Menu
RSS

Arctic Circle Conference was held in Iceland Featured

Arctic Circle Conference was held in Iceland

The Arctic Circle is non-profit and nonpartisan; designed to increase participation in Arctic dialogue and strengthen the international focus on the future of the Arctic. The mission of the Arctic Circle, is to facilitate dialogue and build relationships to address rapid changes in the Arctic. 

The Arctic is the fastest-warming place on Earth which has sociological consequences all over the world. It is thus important that these challenges be met in a responsible manner. This was the subject of the first Arctic Circle conference that was held in Reykjavík mid-October; where the dialogue began.

The various issues covered in the conference included Sea ice melt and extreme weather; Security in the Arctic; The interaction of politics & geography in the Arctic; Fisheries and ecosystem management, Polar law: treaties and agreements Arctic tourism; The role and rights of indigenous peoples; and Shipping and transportation infrastructure.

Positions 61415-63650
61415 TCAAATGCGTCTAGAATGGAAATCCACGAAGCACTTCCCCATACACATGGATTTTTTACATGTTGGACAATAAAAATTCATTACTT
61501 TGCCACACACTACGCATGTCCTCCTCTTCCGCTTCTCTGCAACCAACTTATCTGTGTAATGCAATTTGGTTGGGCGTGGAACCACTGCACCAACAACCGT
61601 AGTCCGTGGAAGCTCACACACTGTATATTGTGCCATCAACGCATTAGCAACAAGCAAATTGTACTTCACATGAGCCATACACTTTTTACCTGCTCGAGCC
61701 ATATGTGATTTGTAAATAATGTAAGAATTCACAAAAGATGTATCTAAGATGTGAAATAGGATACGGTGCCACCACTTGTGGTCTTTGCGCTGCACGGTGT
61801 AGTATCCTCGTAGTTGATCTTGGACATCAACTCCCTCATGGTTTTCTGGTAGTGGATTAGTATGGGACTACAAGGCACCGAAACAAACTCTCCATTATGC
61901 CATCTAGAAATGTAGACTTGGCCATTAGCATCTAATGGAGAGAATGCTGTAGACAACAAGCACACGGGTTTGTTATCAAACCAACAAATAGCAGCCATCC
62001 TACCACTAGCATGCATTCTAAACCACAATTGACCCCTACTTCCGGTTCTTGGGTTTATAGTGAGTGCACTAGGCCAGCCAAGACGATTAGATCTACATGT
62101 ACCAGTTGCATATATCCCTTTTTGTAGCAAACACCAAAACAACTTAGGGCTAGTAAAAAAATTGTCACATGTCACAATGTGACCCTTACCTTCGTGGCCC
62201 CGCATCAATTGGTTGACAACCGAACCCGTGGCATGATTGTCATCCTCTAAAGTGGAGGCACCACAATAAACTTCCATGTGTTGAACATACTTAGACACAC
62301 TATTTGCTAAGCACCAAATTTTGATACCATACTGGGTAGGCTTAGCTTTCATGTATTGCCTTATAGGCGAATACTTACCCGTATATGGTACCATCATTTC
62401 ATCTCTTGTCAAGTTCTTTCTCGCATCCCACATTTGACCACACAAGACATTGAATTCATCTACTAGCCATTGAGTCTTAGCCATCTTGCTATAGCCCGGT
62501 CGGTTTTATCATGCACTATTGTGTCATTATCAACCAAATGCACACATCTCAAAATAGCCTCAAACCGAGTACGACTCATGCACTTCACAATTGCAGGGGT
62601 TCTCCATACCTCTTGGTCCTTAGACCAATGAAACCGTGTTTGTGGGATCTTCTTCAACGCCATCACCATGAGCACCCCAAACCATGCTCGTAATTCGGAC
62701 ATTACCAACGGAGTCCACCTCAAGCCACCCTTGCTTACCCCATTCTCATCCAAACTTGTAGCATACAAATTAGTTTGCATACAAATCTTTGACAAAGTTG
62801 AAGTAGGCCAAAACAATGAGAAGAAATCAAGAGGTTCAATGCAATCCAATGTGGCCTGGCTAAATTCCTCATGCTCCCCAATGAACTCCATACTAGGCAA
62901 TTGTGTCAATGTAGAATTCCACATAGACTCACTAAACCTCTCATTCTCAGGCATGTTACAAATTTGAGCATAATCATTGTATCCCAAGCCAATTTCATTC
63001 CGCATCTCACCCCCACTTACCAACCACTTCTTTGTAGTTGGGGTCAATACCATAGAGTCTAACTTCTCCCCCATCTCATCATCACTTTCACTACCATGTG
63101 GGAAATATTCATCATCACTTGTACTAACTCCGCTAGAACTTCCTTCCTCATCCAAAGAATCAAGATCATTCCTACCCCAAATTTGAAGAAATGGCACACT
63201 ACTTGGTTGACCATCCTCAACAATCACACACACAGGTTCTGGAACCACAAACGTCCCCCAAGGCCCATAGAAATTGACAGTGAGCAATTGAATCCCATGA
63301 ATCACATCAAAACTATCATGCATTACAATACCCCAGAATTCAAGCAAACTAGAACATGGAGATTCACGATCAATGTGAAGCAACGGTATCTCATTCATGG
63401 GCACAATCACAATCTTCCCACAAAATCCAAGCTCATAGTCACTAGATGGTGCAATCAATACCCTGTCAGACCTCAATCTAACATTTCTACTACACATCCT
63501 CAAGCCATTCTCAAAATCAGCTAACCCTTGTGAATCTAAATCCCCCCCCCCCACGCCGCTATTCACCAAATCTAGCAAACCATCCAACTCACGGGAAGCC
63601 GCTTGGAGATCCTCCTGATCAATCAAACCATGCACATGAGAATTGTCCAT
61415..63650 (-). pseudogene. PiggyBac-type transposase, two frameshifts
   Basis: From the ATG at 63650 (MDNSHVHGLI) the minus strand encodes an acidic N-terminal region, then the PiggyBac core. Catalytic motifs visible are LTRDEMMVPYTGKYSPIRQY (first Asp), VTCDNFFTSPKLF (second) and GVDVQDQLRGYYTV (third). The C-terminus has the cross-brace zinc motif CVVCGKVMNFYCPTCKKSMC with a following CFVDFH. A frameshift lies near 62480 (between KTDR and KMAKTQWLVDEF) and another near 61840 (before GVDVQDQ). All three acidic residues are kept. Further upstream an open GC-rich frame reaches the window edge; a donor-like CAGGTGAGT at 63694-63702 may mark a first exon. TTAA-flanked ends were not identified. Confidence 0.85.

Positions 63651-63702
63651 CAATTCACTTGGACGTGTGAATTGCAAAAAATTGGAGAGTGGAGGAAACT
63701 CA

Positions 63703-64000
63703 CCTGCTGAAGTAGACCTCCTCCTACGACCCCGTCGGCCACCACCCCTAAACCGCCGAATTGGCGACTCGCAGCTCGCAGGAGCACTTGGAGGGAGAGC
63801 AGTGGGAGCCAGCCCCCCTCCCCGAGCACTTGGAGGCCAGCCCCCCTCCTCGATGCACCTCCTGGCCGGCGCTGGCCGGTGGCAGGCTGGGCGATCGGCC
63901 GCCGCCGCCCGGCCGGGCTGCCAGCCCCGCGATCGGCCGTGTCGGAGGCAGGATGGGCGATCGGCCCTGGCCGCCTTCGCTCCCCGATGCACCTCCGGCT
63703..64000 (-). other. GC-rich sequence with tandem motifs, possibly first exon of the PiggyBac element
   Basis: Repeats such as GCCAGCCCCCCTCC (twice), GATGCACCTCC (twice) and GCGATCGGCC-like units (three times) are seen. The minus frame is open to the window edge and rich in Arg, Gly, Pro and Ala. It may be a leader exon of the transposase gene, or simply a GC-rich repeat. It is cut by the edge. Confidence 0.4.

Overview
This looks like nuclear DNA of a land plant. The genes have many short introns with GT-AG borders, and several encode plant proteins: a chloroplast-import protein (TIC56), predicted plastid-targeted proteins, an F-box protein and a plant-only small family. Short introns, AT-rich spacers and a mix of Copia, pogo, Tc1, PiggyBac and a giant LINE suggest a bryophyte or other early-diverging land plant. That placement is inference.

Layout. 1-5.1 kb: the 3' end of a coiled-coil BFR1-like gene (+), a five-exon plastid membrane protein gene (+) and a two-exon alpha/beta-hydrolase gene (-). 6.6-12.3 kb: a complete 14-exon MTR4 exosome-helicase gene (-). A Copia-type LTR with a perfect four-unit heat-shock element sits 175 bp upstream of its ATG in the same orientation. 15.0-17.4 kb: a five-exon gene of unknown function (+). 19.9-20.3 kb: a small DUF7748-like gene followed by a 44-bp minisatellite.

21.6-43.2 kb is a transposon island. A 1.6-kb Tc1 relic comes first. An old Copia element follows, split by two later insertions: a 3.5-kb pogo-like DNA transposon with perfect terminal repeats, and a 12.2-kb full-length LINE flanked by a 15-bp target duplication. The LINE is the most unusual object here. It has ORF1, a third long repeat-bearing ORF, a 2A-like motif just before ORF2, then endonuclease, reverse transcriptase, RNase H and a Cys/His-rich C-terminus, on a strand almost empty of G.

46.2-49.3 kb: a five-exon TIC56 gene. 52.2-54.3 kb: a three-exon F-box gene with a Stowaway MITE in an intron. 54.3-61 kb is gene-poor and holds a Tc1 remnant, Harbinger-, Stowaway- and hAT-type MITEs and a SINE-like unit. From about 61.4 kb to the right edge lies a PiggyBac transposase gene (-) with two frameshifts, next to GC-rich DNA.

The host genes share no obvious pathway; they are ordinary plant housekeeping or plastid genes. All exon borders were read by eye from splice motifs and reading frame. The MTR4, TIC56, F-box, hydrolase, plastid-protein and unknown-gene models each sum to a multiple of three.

Icelandic lecturers at the conference included, among others, Ólafur Ragnar Grímsson, the President of Iceland, Gunnar Bragi Sveinsson Minister for Foreign Affairs, Guðfinna Aðalgeirsdóttir and Ingibjörg Jónsdóttir, Associate Professor at the UoI School of Engineering and Natural Sciences, Helgi Björnsson, Research Scientists at the UoI Science Institute.

Furthermore, Icelandic Scientists participated in two breakout sessions organized by the School of Engineering and Natural Sciences and The Centre for Arctic Policy Studies; THE DYNAMIC NORTH: SCIENCE AND TECHNOLOGY and EMERGING TRENDS IN THE WEST-NORDIC ARCTIC: SOCIO-ECONOMIC AND CULTURAL-HISTORICAL PERSPECTIVES.

The total number of participants was around 700 from various sectors; including politicians and CEOs, representatives from environmental organizations, scientists, activists, students, members of the media etc.

For further information please consult the Arctic Circle website.

 

Source: University of Iceland

 

back to top

Business

Politics

Travel

Sports

Entertainment

Culture